The International Energy Agency (IEA), the Paris-based energy think-tank for the Organization of Economic Cooperation and Development (OECD) countries, has said coal and other fossil fuels will continue to dominate India’s energy mix even as it lauded the government’s efforts to expand green energy sources through 2022.
“India’s large (and growing) population, its low (but increasing) levels of energy consumption per capita and the high level of projected economic growth are powerful trends that, in the absence of concerted action, will commit India to a high-carbon development path,” the 29-member organisation said in its annual World Energy Outlook (WEO) report.
According to the IEA, India’s energy sector emissions through 2022 will be guided by the targeted 175 Giga Watt (Gw) of renewable energy capacity addition, target to reduce carbon intensity by 20% to 25% below 2005 levels by 2020, fossil fuel subsidy reforms and increased taxation on domestic and imported coal.
“At a time of high demand growth, this by no means eliminates fossil fuels from the energy mix. Coal still accounts for 40% of energy mix in 2022 (44% in 2013) and all fossil fuels together provide three-fourth of total energy demand. India’s energy-related CO2 emissions are around 30% higher than 2013 by 2022, reaching 2.4 Giga Tonne and go on to exceed 3 GT in 2030,” The WEO 2015 report said.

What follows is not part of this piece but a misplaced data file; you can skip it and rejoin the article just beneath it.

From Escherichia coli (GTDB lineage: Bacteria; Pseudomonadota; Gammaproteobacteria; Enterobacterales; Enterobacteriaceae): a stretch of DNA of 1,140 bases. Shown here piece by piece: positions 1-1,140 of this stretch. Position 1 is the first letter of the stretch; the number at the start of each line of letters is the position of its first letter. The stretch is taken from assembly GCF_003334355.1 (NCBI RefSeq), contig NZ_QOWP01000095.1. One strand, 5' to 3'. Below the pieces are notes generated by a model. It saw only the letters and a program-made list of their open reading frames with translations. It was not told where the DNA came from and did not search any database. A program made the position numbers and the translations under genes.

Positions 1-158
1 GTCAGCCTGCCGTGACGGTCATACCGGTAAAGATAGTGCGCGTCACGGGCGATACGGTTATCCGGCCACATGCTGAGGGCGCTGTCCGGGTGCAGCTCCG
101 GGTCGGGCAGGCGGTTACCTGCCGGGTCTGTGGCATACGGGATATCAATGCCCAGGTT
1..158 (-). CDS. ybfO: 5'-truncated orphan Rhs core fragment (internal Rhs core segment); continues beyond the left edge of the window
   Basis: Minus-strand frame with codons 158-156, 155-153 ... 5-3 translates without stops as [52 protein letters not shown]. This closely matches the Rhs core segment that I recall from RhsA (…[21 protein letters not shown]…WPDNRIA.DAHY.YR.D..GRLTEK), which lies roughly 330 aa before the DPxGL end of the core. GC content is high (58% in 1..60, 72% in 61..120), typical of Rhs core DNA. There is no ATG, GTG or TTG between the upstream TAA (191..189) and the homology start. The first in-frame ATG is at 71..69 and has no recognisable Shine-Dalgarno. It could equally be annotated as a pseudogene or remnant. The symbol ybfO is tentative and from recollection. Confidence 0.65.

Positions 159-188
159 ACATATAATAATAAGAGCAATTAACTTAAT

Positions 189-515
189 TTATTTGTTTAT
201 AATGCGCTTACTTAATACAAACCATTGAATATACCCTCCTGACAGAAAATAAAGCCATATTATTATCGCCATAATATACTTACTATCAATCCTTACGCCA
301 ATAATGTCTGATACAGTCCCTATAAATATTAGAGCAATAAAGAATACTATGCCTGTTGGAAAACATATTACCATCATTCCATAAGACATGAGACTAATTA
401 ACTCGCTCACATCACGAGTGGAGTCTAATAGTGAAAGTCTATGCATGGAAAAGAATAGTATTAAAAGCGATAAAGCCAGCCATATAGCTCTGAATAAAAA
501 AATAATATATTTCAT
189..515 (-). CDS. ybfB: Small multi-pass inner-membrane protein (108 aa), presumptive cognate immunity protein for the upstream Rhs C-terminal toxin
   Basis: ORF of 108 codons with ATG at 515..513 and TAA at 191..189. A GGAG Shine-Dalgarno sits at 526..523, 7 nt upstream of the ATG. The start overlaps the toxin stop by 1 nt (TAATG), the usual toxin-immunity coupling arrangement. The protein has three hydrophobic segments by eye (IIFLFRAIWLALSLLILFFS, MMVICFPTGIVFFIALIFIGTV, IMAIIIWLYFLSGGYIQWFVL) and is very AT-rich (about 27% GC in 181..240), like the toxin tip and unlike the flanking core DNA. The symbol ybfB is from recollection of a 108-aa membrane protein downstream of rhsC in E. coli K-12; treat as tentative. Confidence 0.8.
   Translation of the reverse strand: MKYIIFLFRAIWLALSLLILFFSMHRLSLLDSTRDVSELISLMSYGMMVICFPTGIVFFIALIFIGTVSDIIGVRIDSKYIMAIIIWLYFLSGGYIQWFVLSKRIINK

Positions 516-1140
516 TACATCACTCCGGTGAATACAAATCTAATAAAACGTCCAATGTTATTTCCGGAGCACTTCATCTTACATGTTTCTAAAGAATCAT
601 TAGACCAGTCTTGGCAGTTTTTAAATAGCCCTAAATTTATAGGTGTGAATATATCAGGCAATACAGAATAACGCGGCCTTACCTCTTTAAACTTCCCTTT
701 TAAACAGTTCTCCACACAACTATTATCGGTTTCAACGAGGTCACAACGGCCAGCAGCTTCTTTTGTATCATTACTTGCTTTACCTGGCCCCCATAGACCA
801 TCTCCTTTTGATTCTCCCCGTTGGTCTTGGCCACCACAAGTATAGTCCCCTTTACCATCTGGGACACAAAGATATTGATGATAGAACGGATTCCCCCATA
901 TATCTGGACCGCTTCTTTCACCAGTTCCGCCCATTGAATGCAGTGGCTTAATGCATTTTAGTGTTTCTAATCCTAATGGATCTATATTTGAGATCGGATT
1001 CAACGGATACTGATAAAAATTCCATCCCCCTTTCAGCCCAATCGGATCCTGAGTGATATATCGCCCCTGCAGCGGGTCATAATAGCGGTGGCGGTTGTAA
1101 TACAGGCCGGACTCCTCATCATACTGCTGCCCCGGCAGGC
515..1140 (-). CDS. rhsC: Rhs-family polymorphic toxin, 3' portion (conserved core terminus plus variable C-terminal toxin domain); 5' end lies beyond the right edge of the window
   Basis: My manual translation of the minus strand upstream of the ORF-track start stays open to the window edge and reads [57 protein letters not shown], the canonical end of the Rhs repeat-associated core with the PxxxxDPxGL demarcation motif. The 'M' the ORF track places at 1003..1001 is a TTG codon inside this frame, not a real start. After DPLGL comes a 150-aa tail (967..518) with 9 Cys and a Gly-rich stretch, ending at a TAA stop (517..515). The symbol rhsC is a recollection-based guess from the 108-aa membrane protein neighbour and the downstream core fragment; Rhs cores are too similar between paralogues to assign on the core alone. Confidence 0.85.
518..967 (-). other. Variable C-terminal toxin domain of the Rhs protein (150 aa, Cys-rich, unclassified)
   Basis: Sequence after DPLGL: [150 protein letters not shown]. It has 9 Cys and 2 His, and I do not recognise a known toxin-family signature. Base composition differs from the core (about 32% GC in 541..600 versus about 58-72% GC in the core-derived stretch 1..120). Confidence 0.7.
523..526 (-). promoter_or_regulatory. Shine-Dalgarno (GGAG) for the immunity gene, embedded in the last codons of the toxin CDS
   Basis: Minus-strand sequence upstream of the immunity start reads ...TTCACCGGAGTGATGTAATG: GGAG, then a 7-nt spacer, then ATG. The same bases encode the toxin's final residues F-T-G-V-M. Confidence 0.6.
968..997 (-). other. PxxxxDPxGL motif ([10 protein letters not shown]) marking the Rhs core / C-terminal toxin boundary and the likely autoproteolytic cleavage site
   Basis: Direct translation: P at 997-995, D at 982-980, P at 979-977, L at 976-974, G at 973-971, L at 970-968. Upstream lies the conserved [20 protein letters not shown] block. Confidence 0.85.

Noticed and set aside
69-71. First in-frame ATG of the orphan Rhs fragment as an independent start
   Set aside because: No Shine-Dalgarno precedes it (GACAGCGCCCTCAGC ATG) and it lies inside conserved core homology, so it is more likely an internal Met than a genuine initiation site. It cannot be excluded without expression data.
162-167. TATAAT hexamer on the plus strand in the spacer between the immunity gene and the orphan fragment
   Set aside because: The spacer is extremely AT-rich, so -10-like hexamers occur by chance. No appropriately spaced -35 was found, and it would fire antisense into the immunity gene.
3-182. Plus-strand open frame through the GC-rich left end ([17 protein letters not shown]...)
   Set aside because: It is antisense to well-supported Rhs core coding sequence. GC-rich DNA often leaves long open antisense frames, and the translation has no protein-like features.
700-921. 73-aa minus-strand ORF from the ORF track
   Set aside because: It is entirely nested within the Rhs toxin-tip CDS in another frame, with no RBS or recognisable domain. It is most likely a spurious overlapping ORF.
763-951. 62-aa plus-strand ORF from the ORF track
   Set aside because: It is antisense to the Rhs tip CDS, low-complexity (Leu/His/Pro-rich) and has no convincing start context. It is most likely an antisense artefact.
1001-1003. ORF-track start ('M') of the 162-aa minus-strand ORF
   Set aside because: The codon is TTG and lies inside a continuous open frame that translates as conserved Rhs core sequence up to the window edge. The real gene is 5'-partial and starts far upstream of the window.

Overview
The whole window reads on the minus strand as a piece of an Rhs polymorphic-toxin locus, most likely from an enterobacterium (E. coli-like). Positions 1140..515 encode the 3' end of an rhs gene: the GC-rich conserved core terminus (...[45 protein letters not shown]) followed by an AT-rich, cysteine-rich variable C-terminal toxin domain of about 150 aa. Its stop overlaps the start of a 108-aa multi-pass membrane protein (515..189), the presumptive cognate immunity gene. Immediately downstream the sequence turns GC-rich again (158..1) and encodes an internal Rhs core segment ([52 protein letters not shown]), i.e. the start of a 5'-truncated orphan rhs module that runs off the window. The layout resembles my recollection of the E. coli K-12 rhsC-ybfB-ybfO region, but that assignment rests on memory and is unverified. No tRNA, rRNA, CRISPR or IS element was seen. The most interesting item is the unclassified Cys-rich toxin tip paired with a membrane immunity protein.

The country will invest $85 billion annually by 2022 in building energy supply infrastructure which will increase to $120 billion in 2030. The power sector alone will account for around 70% of this investment even as the spending on creation of solar and wind capacities will double to $28 billion in 2022.
“Overall, India’s future power sector investment moves towards a less carbon-intensive path than in the past but investment in coal does not cease and could grow if strong policy signals for low-carbon energy supply were to fade after 2022,” it said.
The IEA also projected that India’s oil consumption in end-use sectors will grow by 1.4 million barrel per day (mbpd) by 2022 and a further 1.6 mbpd to 2030. Net oil imports will more than double by 2030 (to 6.2 mbpd) and the related import bill will rise to around $270 billion. The projected growth in vehicle ownership will drive oil demand growth, with average incomes in India reaching a level at which rapid increases are expected in car ownership.
India imported 189 million tonne of crude oil at a cost of $112 billion last financial year (2014-15). Prime Minister Narendra Modi has set a target of reducing the country’s energy import dependence by 10% from the existing 75% by 2022.
In the WEO 2015 report, coming ahead of the United Nations climate change conference later this year and the Paris climate change summit, the IEA has laid out a number of policies that would lead to a peak in energy-related emissions by 2020. It has warned global temperatures could jump by as much as 4.3 degrees Celsius by the end of the century and urged countries to improve their pledges on reducing emissions.